For me the main success of this dish was the crust. The wagyu flank steak was very tender and flavorful because it had been cooked sous-vide, and had additional flavor because it was finished on a charcoal grill. The tender beef was complemented very nicely by the crunchy parsley crust. The combination with the mushroom ketchup, mushrooms, and the garlic puree also worked very well. Continue reading “Parsley-Crusted Steak with Mushroom Ketchup and Garlic Puree”

Carne alla Pizzaiola

Alla Pizzaiola indicates something like “pizza style” and is not a clearly defined term in Italian cooking. The basic recipe for Carne alla Pizzaiola (meat pizza-style) is thin slices of meat (usually beef, but it can be prepared with other types of meat as well) cooked in a simple tomato sauce. To the tomato sauce you can add ‘pizza style’ ingredients like oregano, olives, capers, etc. It is a simple dish with a lot of flavor that in Italy is often served as piatto unico with mashed or roasted potatoes. It is easy to prepare, as you should only take care that you do not overcook the meat. An interesting point about carne alla pizzaiola is that in all the recipes that I have seen, the meat is not browned first. Continue reading “Carne alla Pizzaiola”

Braciole alla Barese Sous-Vide

A simple but great dish from the city of Bari in Southern Italy (in the region of Puglia) is Braciole alla Barese, which can be prepared using either beef or horse meat. Thin slices of beef are stuffed with garlic, parsley, and cheese, rolled up, and braised in tomato sauce. I absolutely love this dish, but I thought it could be even better when prepared sous-vide. In the traditional preparation the meat is braised and thus cooked well done; with sous-vide it is possible to ‘braise’ the meat in the tomato sauce to medium rare. There’s only one way to find out, and that is to simply try it. It turned out delicious, and without putting down the regular version, which is great, the sous-vide version to me is absolutely superior. The meat is more juicy and the whole dish has a ‘fresher’ taste. Roll up the beef bundles as in the regular recipe and brown them in hot olive oil.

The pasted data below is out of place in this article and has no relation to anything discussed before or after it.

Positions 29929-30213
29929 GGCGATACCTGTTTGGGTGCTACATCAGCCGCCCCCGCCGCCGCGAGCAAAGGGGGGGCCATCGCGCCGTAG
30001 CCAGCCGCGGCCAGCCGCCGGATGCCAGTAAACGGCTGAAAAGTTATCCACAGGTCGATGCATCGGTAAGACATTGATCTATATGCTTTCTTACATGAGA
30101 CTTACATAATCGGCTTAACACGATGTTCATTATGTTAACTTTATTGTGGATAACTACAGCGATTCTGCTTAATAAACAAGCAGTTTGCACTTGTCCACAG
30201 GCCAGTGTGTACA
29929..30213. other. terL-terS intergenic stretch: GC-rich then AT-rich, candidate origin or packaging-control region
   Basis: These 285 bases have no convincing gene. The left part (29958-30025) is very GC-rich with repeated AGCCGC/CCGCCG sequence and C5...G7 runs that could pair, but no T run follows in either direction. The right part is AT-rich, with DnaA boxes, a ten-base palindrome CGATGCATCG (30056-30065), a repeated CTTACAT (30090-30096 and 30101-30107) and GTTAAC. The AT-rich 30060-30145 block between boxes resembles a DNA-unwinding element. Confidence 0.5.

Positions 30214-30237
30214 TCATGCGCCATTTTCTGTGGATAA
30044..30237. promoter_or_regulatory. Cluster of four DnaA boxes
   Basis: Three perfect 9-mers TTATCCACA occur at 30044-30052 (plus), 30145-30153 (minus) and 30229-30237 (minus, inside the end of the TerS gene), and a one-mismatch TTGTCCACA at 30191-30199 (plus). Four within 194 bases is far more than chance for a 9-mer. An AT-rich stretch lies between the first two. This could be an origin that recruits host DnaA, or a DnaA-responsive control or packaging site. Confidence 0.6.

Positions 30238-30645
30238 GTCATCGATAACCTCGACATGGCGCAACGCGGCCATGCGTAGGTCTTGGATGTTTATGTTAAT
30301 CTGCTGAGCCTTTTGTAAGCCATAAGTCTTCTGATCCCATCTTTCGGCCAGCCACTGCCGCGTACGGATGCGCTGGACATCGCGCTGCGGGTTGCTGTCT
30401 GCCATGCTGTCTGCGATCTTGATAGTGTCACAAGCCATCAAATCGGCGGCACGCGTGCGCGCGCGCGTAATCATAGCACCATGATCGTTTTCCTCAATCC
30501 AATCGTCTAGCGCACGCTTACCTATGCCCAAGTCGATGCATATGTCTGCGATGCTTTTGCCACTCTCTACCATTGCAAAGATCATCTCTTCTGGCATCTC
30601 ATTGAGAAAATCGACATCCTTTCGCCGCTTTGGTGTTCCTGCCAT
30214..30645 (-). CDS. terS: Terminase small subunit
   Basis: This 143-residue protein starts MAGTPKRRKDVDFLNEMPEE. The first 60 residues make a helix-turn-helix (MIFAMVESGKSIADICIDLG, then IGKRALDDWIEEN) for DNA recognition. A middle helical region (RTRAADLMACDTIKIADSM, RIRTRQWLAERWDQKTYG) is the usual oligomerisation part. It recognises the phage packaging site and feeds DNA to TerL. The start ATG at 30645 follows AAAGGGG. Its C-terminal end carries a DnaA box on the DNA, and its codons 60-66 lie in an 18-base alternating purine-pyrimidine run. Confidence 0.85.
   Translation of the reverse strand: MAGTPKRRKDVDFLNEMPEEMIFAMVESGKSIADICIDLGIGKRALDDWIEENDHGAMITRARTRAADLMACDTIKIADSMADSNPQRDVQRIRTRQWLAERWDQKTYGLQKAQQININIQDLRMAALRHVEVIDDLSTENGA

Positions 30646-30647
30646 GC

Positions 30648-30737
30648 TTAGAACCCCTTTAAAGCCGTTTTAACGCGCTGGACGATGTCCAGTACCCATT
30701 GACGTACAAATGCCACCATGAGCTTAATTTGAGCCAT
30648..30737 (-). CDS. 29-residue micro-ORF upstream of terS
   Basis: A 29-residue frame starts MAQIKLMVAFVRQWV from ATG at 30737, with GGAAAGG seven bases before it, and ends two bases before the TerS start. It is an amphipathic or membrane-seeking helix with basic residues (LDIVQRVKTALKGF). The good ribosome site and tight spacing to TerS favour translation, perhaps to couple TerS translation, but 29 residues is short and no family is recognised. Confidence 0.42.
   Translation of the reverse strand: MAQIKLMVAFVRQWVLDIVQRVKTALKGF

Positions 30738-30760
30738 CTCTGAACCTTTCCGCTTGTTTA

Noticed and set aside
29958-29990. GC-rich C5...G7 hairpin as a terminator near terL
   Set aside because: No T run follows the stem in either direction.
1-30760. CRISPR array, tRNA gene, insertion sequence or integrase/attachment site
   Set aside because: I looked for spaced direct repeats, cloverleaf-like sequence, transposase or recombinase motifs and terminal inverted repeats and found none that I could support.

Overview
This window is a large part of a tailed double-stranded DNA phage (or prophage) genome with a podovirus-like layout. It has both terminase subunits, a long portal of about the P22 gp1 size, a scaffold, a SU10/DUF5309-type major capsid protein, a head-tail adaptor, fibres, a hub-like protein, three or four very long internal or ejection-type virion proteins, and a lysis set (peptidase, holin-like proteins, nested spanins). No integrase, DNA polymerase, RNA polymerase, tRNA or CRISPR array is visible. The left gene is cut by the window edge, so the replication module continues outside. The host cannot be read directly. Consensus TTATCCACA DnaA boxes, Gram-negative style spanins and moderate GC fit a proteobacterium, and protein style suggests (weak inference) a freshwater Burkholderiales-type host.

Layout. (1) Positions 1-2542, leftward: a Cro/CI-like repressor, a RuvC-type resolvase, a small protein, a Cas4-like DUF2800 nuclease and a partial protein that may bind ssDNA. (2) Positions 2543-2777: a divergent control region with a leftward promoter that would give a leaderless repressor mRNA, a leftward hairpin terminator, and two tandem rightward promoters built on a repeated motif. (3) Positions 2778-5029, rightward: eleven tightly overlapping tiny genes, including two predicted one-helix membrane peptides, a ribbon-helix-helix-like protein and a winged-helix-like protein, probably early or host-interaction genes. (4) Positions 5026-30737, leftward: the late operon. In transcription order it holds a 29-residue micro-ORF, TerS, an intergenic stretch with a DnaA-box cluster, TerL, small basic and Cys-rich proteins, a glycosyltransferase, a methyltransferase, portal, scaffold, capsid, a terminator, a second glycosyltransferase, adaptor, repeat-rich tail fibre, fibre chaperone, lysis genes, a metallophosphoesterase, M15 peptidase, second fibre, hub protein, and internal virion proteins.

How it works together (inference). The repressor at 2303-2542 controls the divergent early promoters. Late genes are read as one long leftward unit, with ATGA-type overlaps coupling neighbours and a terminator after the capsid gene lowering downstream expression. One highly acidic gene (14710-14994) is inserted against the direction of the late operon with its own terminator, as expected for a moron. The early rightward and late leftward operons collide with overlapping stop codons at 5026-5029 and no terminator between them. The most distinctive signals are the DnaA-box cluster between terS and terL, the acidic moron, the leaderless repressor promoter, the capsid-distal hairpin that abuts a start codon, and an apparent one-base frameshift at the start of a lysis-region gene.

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Hanger Steak Sous-Vide

Hanger Steak is a lesser known but very flavorful cut of beef. It has so much flavor because it comes from the diaphragm that is needed for breathing, and has therefore had a lot of use in the life of the steer or cow. Hanger steak is called onglet in French, and longhaas or karweivlees in Dutch. It is best when served medium rare, but it can be slightly tough when prepared like a regular steak. With sous-vide we can fix this, because we can cook it for a longer time without taking it over medium rare or we can apply the technique that I have called warm aging.

It is possible to tenderize beef by boosting the activity of calpain and cathepsin enzymes in the meat through bringing the meat to temperatures of 39.5C/103F for calpains and 49.5C/121F for cathepsins. These are the same enzymes that are at work when meat is aged at refrigerator temperatures (both for dry aging and for aging in vacuum), but much faster and (compared to dry aging) without drying the meat. If you can find dry aged hanger steak there is no need to apply warm aging, but I don’t expect this to be a cut that is available dry aged. I finished cooking the steak at 55C/131F for medium rare. You could also cook it longer at 55C/131F instead of applying warm aging, but the meat would turn out less juicy and a bit more like medium. Continue reading “Hanger Steak Sous-Vide”